By Shane Claiborne. HarperOne, 2016. 320 pages. $17.99/paperback; $12.99/eBook.
“There is a contagion of violence in the world; it’s spreading like a disease. But grace is also contagious.” —Shane Claiborne
Grace is that “absurd gift,” unbidden, upon me suddenly, an overwhelming desire to extend generosity and kindness to everyone, forcing me to admit that another person suffers too. Grace is a gift from God, or whatever one names that presence beyond human understanding, that can suddenly usher me into new and always discomfortable territory.
Claiborne’s book forced me to think about what grace actually means. Before, I saw it as one of those overused Christian words that has no real life. Now I see it is a direct product of the Inward Light or seed of God that passes something unnamable to me when I choose to heed it.
Grace was executed 2,000 years ago on a “hanging tree.” Jesus was that “absurd gift” from God, in the guise of a child of God and servant to suffering humanity. Grace is being executed again and again in the United States today. It is the death penalty that is executing grace today, just as it was in Jesus’s time, and it is killing us too. But, we should ask ourselves, who can live without grace?
One could describe Claiborne as a radical evangelical Christian. He was born in the Bible Belt, which he aptly calls the “death belt”—the place of thousands of “picnic” lynchings of African Americans until recently, and where the death penalty is more prevalent than in any other part of our country. One born‐again Christian declared Claiborne’s books were “messing with his mind.” Today this person is rethinking what it means to be a Christian in deed against doctrine.
In an informal, conversational writing style, Claiborne will “mess with your mind” too, no matter what sort of religious person—or non—you happen to be. He covers all of the tragic consequences of the death penalty, for many others are being “killed” besides the person in the electric chair. He has done extensive interviews and documentation of many issues, including racial bias in executions and consequences for the offender’s family. Believe it or not, there are many victims who speak out against the death penalty for the offender. They are sometimes re‐victimized by the state for stating this position. Readers of Friends Journal will recognize the significance of the fact that U.S. states that use the death penalty are ignoring the possibility of using restorative justice, a process of reconciliation that would force an offender to face the people that have been hurt.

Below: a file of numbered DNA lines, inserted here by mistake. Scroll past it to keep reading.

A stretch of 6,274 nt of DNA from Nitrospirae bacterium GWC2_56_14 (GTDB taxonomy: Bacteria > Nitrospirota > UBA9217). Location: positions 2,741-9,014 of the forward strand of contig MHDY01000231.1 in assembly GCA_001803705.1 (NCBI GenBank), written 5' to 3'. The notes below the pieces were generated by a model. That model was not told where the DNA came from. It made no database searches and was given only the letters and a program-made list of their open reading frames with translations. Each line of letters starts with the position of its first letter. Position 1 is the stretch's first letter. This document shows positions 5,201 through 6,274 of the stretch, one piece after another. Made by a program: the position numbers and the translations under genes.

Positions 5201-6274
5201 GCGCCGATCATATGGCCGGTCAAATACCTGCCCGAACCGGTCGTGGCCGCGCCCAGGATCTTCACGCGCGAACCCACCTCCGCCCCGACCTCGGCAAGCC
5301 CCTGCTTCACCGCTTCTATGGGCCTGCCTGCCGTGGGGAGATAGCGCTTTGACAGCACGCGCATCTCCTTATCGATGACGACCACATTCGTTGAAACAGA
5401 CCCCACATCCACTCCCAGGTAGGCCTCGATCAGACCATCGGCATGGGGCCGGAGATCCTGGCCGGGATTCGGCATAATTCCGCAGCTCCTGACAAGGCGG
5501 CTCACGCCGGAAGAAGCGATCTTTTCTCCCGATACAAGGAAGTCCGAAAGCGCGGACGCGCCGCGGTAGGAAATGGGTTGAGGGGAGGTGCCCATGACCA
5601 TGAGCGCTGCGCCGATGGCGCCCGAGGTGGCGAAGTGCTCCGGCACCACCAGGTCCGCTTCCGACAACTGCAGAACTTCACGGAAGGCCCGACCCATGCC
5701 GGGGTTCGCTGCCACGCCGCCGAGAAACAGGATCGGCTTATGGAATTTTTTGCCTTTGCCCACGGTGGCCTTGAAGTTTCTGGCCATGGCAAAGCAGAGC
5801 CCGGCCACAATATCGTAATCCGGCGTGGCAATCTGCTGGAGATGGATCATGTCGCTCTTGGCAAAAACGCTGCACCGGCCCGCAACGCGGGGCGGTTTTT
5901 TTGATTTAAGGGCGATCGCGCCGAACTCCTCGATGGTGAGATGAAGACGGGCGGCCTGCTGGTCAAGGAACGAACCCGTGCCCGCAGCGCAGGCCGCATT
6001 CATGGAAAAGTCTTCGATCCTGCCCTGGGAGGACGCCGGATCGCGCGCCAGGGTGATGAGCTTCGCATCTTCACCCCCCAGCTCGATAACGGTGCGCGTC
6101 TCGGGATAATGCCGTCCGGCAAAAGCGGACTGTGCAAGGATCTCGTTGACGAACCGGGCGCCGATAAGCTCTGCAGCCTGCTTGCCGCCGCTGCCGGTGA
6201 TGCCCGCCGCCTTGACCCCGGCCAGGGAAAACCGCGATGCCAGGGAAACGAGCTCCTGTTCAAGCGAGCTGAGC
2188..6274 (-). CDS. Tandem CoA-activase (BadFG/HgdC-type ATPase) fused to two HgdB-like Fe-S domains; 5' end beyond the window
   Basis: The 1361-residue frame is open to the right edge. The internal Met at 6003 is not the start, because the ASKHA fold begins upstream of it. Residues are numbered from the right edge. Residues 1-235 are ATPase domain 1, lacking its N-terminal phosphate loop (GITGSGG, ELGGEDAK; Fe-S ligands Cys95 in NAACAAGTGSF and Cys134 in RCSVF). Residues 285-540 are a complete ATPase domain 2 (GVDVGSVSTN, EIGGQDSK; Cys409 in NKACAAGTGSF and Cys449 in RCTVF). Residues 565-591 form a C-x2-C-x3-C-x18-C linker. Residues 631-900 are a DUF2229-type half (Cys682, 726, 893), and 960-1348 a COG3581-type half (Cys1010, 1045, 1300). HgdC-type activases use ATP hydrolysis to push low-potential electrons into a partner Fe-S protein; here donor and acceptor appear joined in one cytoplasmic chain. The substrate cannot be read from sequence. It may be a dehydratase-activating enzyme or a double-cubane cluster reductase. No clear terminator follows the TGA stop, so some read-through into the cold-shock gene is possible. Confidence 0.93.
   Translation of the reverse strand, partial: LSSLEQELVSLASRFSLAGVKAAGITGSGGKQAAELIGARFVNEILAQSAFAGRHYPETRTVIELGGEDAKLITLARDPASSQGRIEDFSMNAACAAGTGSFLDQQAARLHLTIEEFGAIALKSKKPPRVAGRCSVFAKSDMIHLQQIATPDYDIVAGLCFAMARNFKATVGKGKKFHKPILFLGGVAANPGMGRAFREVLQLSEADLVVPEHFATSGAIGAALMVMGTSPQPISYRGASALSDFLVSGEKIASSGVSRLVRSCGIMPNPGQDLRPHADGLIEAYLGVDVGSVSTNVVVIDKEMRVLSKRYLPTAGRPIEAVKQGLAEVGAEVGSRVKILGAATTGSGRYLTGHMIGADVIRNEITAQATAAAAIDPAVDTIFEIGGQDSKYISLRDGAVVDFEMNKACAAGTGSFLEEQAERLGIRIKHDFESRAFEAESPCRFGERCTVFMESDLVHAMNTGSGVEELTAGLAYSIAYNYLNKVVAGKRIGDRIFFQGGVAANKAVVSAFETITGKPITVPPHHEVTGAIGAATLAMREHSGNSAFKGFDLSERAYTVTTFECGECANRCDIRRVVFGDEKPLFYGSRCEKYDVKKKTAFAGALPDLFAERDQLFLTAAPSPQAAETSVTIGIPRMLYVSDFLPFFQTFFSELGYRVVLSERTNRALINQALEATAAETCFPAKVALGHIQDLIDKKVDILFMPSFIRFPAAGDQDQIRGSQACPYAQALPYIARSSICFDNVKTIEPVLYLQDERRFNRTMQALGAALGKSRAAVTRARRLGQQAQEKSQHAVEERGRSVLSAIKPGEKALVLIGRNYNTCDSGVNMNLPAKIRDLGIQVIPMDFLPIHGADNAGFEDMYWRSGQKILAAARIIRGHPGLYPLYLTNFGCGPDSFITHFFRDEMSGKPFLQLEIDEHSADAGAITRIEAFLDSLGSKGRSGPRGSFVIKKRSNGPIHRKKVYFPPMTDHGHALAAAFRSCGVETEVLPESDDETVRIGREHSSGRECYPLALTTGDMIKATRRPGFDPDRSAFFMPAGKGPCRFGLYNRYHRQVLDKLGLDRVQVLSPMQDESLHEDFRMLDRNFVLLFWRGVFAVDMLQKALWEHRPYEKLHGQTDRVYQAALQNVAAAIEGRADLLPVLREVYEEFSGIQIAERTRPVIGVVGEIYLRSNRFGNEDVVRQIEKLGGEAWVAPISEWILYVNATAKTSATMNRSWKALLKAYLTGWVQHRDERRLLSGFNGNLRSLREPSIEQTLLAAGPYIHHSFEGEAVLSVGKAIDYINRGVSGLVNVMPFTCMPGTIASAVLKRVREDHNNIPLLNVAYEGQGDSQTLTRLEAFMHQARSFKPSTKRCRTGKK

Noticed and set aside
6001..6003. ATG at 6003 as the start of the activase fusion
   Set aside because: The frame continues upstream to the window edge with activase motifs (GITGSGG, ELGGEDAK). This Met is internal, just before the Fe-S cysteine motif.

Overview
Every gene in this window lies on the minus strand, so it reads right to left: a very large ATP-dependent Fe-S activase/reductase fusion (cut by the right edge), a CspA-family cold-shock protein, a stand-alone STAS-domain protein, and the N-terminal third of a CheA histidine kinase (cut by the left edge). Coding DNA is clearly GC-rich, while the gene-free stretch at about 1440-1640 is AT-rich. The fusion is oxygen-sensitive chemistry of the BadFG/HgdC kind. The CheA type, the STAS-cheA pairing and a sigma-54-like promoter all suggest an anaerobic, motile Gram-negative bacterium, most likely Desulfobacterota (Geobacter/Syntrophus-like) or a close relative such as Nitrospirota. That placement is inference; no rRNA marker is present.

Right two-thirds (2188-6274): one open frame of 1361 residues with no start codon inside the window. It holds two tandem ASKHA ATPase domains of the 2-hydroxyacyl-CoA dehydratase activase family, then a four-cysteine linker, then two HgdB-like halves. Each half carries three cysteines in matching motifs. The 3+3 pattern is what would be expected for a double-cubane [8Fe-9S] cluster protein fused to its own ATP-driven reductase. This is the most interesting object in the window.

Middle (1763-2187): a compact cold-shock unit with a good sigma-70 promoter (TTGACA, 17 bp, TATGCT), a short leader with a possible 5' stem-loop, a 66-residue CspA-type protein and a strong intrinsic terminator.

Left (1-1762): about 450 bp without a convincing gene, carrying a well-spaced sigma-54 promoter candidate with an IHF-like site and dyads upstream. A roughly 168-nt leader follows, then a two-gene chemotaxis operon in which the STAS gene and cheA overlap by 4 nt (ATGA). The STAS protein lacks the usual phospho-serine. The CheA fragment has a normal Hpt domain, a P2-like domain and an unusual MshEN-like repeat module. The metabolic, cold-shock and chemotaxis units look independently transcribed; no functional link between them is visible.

Among Claiborne’s interviews are those with people in the business of official killing, and in the end he finds they are deeply troubled, hence victims of the practice too. A common practice of people who are doing a bad thing is to search scripture to justify their actions. Many Christian churches are only too happy to help them, although the Bible says an unqualified “Do not kill.” This simple statement creates massive trouble for those who take this approach to quell their consciences. Nevertheless, the Bible is a favorite of death penalty supporters.
The non‐biblically minded will also benefit from Claiborne’s analysis. For example, the leader of a major southern Christian tradition makes no mention of Jesus in his church’s statement of support for the death penalty! This is a glaring omission. What about the Old Testament? There one may find many crimes that carry a death penalty, yet rarely is it carried out in its pages!
I admire Claiborne’s facility for talking to many different kinds of people. He has great experience in this area; he is no stranger to men on death row. This book will open one to the breadth and depth of this particularly troubling problem in our society. One can become discouraged. Claiborne’s book will change that.